In the immediate aftermath of the decision to divorce, everything may seem a bit chaotic. All of the normal “rules” you’ve been operating by in your relationship are now out the window, and you have to find a new way to handle everything from paying the household bills to taking care of the children.
This is where temporary orders can help. These are basically a framework for spouses to follow while the details of their divorce are worked out.
What are these orders designed to cover?
It’s important to note that the initial temporary orders can be modified down the line at the request of either spouse, as long as the court agrees to the plan. In general, however, temporary orders are designed to safeguard marital assets, help keep both parties financially stable and provide the necessary time and space for the two sides to engage in meaningful negotiations.
With that in mind, temporary orders can direct:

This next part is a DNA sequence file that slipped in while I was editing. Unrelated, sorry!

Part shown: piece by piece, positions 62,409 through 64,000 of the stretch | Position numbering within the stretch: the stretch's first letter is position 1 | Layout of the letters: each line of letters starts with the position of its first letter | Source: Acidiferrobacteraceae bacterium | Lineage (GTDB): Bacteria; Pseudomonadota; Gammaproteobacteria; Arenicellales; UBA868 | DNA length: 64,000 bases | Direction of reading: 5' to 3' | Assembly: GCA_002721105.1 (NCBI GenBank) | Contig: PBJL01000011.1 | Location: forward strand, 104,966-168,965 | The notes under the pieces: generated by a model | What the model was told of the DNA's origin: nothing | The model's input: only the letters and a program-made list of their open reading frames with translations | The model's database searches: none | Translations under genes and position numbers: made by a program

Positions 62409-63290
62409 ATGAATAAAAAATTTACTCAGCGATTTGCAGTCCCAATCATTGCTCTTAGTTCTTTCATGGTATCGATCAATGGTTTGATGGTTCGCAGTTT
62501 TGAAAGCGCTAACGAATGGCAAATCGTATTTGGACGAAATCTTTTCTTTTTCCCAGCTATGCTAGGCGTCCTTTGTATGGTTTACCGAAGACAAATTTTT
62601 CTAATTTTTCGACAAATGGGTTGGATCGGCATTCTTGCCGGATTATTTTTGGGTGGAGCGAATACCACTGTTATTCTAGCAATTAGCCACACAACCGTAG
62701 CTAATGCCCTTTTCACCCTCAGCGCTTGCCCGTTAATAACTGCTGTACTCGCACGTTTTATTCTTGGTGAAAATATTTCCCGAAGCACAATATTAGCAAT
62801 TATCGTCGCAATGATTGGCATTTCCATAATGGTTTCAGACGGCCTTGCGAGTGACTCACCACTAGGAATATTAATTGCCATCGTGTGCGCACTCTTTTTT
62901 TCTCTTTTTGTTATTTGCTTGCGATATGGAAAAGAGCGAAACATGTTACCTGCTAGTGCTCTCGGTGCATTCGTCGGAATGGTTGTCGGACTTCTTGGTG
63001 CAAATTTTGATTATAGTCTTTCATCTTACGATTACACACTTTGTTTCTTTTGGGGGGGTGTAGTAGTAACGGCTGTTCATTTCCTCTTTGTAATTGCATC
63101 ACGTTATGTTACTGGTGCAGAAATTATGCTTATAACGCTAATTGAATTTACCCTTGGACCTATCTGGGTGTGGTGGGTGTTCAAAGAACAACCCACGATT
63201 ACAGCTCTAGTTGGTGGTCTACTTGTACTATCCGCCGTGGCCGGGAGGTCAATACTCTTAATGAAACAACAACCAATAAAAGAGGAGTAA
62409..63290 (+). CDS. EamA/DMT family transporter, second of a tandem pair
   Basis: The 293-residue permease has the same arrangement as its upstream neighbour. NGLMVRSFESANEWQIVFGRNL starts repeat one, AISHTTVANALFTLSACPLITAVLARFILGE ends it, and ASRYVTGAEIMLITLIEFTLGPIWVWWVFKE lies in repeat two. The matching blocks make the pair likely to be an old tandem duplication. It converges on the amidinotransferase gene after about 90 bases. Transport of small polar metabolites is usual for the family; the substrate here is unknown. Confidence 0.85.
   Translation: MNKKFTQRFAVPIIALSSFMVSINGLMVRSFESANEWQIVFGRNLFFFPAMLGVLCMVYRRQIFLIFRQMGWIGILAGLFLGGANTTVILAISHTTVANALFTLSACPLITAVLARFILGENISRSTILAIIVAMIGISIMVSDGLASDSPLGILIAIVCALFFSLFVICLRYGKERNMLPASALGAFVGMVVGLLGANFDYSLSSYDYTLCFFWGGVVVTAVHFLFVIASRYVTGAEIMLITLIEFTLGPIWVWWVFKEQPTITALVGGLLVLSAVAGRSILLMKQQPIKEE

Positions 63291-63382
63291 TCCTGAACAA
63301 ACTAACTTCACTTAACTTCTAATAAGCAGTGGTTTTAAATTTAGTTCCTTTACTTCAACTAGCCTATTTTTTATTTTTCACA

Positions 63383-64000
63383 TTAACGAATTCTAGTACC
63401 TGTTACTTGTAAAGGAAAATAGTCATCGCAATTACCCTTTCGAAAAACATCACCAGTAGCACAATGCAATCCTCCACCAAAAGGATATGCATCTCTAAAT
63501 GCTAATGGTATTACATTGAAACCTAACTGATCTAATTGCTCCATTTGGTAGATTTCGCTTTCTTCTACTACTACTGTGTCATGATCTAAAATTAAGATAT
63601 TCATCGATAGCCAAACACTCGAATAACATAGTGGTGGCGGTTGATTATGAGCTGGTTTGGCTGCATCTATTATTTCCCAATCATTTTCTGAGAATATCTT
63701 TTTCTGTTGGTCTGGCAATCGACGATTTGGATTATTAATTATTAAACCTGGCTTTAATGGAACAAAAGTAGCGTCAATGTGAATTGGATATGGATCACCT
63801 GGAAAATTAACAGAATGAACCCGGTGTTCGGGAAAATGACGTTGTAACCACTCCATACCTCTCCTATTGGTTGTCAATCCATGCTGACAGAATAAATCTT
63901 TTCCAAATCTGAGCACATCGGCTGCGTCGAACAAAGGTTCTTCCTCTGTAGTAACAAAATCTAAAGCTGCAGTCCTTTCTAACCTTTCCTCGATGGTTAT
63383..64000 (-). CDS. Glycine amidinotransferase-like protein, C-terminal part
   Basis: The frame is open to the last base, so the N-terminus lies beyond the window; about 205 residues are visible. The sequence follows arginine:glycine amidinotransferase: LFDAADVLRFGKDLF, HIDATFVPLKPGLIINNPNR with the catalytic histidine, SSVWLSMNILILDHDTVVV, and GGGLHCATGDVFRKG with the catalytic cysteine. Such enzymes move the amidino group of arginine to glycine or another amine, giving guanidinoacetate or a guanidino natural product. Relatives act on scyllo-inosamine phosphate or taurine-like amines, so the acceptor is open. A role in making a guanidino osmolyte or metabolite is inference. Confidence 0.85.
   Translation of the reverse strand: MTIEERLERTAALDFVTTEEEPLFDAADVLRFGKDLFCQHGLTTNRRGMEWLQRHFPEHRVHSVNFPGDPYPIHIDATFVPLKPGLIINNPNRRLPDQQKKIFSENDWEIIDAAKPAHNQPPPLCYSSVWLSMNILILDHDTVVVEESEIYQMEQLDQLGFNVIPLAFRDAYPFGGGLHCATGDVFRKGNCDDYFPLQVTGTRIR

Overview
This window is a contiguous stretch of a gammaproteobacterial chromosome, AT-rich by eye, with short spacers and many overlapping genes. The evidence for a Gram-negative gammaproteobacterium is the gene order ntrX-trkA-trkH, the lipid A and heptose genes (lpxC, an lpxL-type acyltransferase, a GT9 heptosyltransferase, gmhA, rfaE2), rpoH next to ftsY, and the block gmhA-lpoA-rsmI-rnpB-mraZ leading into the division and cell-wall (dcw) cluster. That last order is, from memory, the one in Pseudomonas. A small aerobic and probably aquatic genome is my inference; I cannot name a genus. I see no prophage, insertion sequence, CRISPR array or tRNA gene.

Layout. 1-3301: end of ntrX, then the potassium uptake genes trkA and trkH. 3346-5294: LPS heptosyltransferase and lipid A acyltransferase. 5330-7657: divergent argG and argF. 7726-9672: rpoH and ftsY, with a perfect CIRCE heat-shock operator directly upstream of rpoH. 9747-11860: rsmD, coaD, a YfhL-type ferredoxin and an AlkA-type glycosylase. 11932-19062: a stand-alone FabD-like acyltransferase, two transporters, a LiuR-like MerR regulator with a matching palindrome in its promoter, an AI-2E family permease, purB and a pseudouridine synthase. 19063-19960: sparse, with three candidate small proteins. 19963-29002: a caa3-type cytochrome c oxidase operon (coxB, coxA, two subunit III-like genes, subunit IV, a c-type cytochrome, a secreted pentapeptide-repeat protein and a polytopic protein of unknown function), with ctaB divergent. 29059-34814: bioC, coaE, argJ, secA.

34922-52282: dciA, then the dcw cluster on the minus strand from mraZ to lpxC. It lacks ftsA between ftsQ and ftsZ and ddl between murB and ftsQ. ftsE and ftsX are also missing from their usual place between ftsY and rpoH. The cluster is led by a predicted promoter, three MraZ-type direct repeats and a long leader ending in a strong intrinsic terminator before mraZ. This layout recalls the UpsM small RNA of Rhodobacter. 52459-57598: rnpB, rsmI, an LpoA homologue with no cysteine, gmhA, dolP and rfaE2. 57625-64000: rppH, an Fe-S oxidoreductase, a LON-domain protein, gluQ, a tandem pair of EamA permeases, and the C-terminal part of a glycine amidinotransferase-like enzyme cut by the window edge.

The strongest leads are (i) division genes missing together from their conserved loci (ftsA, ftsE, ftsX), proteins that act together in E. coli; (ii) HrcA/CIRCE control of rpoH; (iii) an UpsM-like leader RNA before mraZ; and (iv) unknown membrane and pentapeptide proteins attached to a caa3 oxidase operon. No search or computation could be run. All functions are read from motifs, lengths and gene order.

- Who remains in the family home
- Who gets which vehicle to drive
- Who will pay what household costs
- Whether one spouse will pay support to the other
- How custody and visitation of the children will be handled
- How marital funds can be used (and how they should be preserved)
Temporary orders can also include temporary restraining orders that prohibit the spouses from interacting or place limits on how one spouse can contact the other or see their children, although these are generally used only when there’s been a threat of violence.
Temporary orders, whatever their form, can set the tone for your entire divorce, so it’s wise to have experienced legal guidance as you proceed with your request to establish or modify some ground rules for your split.